19. With respect to the complainant’s request described in paragraph 4[e], above, it is found that the majority and minority members of the of Aldermen chose the Chairman of the District Commission who was then approved by the Board of Aldermen. It is also found that no meeting occurred at which the Mayor was authorized to name or select the Chairman. It is therefore found that there were no meeting minutes responsive to the complainant’s request described in paragraph 4[e], above. Accordingly, it is concluded that the respondents did not violate the disclosure provisions of the FOI Act with respect to such request.
The following order by the Commission is hereby recommended on the basis of the record concerning the above-captioned complaint:
1. The respondents shall forthwith undertake a diligent search for the records described
in paragraph 4[a] of the findings, above, and provide copies of any responsive records to the complainant, free of charge. If the respondents do not locate any records responsive to the complainant’s request, including the emails described in paragraphs 12 and 13 of the findings, above, the respondents shall provide the complainant with an affidavit detailing the results of their search.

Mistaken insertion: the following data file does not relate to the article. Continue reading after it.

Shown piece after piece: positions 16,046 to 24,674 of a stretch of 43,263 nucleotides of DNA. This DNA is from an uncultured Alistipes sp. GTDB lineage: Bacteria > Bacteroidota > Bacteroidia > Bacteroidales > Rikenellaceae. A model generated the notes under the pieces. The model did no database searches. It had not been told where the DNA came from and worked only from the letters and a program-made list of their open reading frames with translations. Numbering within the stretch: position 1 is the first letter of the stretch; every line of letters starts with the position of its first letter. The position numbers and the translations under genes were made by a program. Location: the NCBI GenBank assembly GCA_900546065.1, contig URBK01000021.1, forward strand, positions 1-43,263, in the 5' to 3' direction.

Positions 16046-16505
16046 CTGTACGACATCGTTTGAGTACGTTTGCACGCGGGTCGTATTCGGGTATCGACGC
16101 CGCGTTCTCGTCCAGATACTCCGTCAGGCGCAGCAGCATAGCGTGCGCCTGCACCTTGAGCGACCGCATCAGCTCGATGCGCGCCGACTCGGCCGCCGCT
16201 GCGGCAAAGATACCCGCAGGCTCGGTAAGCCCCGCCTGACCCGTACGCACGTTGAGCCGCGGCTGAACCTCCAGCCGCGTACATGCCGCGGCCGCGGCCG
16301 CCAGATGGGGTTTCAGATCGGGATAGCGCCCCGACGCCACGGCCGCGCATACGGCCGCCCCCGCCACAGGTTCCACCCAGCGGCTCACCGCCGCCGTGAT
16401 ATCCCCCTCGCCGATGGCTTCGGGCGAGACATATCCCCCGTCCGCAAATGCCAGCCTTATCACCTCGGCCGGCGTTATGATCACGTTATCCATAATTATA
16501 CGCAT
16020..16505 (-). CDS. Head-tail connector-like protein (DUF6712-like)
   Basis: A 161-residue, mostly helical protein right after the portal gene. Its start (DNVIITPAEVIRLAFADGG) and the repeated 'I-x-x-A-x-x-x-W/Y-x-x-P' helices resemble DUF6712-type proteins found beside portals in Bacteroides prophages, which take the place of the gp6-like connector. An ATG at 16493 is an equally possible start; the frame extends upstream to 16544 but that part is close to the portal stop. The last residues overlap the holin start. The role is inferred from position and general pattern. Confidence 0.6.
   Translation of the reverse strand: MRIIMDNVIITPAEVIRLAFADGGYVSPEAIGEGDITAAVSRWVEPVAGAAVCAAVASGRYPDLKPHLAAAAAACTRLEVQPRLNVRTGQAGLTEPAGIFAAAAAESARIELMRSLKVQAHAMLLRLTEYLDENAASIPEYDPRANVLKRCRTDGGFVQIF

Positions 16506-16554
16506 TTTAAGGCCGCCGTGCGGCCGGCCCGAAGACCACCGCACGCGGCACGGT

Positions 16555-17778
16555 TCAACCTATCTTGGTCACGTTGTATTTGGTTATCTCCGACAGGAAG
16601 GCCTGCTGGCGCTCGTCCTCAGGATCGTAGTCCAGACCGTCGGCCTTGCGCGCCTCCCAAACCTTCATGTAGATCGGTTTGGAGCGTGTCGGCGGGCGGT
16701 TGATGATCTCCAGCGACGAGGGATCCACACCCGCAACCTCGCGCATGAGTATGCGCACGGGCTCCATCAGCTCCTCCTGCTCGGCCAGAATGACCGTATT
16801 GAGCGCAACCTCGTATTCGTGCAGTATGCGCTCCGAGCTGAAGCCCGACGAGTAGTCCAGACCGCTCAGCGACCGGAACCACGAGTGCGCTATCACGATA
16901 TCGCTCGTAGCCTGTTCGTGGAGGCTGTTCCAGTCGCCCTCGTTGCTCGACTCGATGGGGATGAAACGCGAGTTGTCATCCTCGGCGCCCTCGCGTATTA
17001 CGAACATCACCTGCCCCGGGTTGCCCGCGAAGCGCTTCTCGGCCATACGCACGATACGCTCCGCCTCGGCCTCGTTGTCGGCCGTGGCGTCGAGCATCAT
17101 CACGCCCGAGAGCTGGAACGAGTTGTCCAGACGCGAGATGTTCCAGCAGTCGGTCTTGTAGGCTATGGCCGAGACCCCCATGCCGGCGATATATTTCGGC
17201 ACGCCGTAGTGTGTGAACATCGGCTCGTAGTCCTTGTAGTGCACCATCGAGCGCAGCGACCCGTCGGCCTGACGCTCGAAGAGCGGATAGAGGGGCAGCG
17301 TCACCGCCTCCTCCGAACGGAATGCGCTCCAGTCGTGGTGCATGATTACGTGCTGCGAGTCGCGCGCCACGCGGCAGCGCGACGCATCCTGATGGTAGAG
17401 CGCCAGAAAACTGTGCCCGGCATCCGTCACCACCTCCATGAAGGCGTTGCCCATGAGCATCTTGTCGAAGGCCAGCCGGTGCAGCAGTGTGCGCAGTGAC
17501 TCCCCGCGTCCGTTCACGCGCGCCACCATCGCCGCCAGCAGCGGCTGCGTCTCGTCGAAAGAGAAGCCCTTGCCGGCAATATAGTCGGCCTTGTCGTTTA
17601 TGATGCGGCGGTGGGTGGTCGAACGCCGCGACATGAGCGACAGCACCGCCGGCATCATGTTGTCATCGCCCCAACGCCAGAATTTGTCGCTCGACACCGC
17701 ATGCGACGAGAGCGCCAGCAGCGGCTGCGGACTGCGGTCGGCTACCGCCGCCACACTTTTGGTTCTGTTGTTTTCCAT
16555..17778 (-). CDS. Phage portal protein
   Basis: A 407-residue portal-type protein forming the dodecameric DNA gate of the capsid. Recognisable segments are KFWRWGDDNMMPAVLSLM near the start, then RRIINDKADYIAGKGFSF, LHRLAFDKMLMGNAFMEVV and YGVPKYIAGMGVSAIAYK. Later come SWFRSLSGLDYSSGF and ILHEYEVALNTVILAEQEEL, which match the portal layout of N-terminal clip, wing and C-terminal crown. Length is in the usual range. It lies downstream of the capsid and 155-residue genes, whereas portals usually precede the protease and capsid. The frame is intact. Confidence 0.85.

2. Henceforth, the respondents shall strictly comply with the disclosure requirements of
Approved by Order of the Freedom of Information Commission at its regular meeting of August 26, 2015.
Cynthia A. Cannata
Acting Clerk of the Commission
PURSUANT TO SECTION 4-180(c), G.S., THE FOLLOWING ARE THE NAMES OF EACH PARTY AND THE MOST RECENT MAILING ADDRESS, PROVIDED TO THE FREEDOM OF INFORMATION COMMISSION, OF THE PARTIES OR THEIR AUTHORIZED REPRESENTATIVE.
THE PARTIES TO THIS CONTESTED CASE ARE:
41 Pilgrim Avenue
Waterbury, CT 06704
Board of Aldermen, City of Waterbury; and
City of Waterbury
c/o Kevin J. Daly, Jr., Esq.
Office of the Corporation Counsel
235 Grand Street, 3rd Floor
Waterbury, CT 06702
Cynthia A. Cannata
Acting Clerk of the Commission